Nawsa Presidency, Part III (1913–1915)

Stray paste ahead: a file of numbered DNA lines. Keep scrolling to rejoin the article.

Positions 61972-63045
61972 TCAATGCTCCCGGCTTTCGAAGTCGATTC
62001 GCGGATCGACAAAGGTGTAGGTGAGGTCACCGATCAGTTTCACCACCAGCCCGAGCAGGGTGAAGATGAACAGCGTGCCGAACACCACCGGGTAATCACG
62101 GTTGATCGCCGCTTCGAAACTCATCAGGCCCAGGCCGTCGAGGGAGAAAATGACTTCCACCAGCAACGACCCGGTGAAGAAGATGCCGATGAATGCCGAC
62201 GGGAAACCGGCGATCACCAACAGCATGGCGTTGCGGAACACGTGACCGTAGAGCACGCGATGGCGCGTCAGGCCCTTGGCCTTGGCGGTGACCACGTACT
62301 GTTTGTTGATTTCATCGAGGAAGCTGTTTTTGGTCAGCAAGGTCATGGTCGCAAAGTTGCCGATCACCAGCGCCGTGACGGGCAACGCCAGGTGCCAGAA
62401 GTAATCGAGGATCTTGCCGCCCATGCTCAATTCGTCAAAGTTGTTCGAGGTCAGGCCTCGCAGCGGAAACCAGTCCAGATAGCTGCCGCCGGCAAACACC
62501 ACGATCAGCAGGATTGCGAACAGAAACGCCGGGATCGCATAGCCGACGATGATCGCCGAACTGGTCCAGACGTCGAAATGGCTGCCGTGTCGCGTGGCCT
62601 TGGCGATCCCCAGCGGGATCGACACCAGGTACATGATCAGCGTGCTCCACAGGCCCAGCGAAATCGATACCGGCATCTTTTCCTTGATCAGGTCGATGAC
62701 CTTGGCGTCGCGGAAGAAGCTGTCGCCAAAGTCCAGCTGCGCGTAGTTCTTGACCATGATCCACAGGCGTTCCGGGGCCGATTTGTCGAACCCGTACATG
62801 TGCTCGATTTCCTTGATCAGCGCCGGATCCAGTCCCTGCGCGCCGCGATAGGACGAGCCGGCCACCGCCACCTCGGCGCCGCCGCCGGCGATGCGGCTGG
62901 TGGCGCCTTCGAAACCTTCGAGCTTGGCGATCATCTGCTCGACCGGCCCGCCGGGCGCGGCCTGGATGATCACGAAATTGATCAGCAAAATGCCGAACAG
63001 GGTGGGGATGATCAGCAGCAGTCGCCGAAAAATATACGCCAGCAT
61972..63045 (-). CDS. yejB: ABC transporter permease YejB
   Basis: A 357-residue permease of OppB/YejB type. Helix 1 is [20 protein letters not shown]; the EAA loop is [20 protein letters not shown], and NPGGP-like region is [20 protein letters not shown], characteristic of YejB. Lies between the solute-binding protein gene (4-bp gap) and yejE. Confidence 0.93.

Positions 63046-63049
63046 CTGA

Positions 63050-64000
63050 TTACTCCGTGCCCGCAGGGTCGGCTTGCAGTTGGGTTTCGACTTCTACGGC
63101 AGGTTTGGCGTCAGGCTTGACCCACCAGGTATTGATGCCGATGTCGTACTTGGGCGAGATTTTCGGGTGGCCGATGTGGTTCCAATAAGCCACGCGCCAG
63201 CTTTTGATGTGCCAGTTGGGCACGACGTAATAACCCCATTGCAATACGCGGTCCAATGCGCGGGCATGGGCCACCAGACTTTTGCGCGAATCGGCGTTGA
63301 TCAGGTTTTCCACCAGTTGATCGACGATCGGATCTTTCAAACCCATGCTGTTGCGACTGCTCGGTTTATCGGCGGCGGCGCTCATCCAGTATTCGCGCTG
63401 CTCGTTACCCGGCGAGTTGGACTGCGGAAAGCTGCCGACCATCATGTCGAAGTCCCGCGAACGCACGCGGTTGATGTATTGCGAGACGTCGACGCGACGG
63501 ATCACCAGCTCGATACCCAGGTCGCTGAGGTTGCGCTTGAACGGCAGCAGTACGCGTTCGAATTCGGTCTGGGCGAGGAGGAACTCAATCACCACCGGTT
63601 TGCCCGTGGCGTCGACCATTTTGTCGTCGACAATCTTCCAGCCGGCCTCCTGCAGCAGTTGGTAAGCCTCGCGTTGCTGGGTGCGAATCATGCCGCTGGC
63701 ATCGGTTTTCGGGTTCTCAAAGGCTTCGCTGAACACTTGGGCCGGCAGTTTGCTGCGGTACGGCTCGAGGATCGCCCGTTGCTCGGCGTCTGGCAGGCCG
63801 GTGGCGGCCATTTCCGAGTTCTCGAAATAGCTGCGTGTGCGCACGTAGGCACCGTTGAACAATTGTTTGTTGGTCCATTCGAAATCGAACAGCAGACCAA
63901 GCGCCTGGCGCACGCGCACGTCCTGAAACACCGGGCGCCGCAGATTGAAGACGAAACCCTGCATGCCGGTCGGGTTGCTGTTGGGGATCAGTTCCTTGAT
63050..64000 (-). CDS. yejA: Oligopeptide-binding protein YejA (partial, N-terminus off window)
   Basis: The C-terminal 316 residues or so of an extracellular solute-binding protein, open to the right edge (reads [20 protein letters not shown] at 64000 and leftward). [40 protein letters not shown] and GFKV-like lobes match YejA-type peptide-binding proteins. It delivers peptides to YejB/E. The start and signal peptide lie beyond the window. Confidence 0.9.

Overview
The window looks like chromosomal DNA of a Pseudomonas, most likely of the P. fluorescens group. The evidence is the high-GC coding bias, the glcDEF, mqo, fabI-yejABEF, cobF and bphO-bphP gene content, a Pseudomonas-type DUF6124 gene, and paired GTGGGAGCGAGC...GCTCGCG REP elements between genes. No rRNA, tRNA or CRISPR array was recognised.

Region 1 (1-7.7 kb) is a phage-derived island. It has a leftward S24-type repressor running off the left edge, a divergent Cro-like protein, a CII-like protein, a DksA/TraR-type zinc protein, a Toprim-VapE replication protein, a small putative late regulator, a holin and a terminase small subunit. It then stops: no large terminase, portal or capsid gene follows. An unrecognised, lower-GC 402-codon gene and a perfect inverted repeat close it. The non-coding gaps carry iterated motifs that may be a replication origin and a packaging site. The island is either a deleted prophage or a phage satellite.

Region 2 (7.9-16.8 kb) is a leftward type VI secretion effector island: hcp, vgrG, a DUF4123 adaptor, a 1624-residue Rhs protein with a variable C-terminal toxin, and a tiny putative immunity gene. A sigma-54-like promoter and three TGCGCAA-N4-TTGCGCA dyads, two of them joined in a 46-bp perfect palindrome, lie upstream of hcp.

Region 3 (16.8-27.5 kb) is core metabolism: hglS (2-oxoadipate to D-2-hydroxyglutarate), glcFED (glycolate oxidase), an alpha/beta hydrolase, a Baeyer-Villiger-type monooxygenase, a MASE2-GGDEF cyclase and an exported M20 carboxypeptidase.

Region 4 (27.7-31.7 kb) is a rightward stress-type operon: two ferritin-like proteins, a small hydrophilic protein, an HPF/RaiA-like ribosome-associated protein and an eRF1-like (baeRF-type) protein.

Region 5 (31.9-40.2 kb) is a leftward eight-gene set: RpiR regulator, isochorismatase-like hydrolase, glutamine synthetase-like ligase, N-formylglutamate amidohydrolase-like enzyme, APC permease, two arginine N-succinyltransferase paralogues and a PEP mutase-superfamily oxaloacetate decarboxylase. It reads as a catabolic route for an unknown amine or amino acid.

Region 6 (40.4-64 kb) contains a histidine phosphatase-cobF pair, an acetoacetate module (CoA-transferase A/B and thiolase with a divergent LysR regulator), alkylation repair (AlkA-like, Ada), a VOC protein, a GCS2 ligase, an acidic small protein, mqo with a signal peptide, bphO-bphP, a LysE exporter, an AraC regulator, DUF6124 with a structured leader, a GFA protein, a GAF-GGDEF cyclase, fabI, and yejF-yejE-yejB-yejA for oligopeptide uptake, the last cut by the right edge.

This chapter examines the final years of Anna Howard Shaw's presidency from 1913 to 1915. By 1913 Anna Shaw could see the end of the struggle. The movement to extend that basic right of equal citizenship—full suffrage—to all women now had sufficient momentum to see it through to the final victory. After years of slow progress and the efforts of generations of women, Shaw was leading “the cause” with new leaders and organizations, extensive financial resources, regular attention from the media and politicians, and finally new suffrage gains in major western states. However, though she believed the success was inevitable and near, the final years of her presidency threw up hurdles that complicated Shaw's leadership and administrative efforts. This period, during a tremendous period of suffrage activism, Shaw confronted new difficulties and made occasional, but significant, missteps in her efforts to close the final chapter of the suffrage struggle. At that 1915 NAWSA Convention in Washington, D. C., Shaw turned the leadership position to Carrie Chapman Catt.
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